Business Page  Diary of a week - Spreading the oil wealth - narrowly

Sunday, April 16th, 2006


Once again Business Page comes from the United States of America and covers a few significant and relevant items or matters reported in the US press during the past week. As the week closed it was the unbelievable retirement package paid by Exxon Mobil - parent company of the oil giant Esso, one of the companies operating in Guyana - to its retiring Chairman Lee R Raymond. What is particularly angering to the American public is that the news comes on top of the US$36 billion profit - about 70 times the national budget of Guyana - announced by the company recently.

They reason that such profits conflict with the oil companies' explanation that the price surge at the pumps is due to supply factors. In the past year the price at the US pump has jumped more than 20 per cent, and there is a fear that US consumers will soon pay three US dollars per gallon, prompting calls in this free market Mecca for government intervention!

But back to Mr Raymond's package, which is among the highest compensation packages ever - though well short of Disney's Michael Eisner, the all-time highest with a package of more than $550 million. The oil industry has undergone further consolidation from the days when the 'seven sisters' - five American, one British and one Dutch - manipulated prices, played politics and controlled the world's oil wherever situated. Venezuela's Chavez and Iran's Ahmadinejad notwithstanding, the oil companies' stranglehold on the world's precious non-renewable resource has barely diminished, and they regard any talk of the oil companies sharing the burden of oil price hike brought about by any supply constraints as pure heresy. Can anyone really be worth US$144,573 per day or US$6,000 per hour even as he sleeps?

Poor George:

President George Bush must be regretting his decision to quit his Texas oil business for politics, which earned him and his wife in 2005 a mere $619,000 before tax of just under $200,000, and a poor job rating from his employers, the American people. He is unlikely to be a drawing card for speaking engagements which are the main source of income for former presidents. Maybe he will go back to oil.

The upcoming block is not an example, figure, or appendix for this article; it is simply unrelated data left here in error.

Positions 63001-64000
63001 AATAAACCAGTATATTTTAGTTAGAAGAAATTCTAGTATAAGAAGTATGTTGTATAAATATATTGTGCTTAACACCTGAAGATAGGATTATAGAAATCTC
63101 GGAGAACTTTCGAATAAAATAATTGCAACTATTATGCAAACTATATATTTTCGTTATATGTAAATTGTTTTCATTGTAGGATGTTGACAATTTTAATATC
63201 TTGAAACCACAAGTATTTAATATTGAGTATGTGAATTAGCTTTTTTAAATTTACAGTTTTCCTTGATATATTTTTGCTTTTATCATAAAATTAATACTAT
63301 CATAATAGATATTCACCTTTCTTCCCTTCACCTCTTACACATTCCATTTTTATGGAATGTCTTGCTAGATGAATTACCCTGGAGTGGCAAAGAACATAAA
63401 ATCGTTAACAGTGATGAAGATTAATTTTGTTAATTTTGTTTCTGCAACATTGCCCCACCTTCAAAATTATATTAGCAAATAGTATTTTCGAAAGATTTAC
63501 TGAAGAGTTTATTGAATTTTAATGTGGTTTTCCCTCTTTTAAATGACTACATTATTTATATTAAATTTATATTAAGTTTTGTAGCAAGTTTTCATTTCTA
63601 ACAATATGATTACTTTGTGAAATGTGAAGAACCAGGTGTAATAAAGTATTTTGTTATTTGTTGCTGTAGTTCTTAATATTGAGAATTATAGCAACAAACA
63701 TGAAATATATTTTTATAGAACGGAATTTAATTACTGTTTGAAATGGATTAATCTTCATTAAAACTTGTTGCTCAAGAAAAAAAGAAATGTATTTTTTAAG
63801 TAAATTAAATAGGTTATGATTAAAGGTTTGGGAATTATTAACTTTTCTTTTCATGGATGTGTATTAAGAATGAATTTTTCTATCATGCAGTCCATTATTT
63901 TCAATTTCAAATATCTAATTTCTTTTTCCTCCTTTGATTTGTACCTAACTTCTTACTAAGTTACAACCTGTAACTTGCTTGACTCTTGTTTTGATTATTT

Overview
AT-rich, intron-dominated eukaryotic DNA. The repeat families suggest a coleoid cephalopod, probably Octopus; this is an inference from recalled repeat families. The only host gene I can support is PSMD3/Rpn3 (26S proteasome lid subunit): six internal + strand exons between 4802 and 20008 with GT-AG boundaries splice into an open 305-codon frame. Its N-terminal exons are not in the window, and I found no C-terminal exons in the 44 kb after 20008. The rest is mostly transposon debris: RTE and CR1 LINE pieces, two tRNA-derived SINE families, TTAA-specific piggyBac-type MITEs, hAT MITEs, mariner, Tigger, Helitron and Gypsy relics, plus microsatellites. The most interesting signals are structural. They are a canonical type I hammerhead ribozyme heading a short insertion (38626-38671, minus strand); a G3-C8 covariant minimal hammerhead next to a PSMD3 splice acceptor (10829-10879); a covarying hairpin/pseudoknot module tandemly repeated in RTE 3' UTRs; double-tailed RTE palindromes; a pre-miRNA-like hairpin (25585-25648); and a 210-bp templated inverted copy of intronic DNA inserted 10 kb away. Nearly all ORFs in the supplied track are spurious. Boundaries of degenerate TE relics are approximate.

Pardon the aside, but how can Guyana which for years has struggled to raise per capita GDP to US$1,000 afford to exempt from taxes the income of the President, top people in the judiciary, the Ministry of Finance, the Revenue Authority, the Anti-Poverty Unit and a host of others? Clearly when it comes to taxes, some are outside and above the law - the very antithesis of the rule of law and the underpinning of our constitution.


Across the USA, hundreds of thousands of mainly Mexican immigrants have taken to the streets as Washington grapples with how to deal with some twelve million illegal immigrants whose contribution and cost to the US economy is the subject of intense debate. Are they taking the work from the 30% of American high school students who fail to graduate and are barely able to take up the declining number of blue collar jobs, or are they doing the work that Americans and legal immigrants regard as too menial? With the USA, Canada and Mexico in a free trade area (NAFTA), mass deportation is clearly not an option, and many undocumented Guyanese in the USA must have built their hopes on a package that included an amnesty and a generous guest worker programme.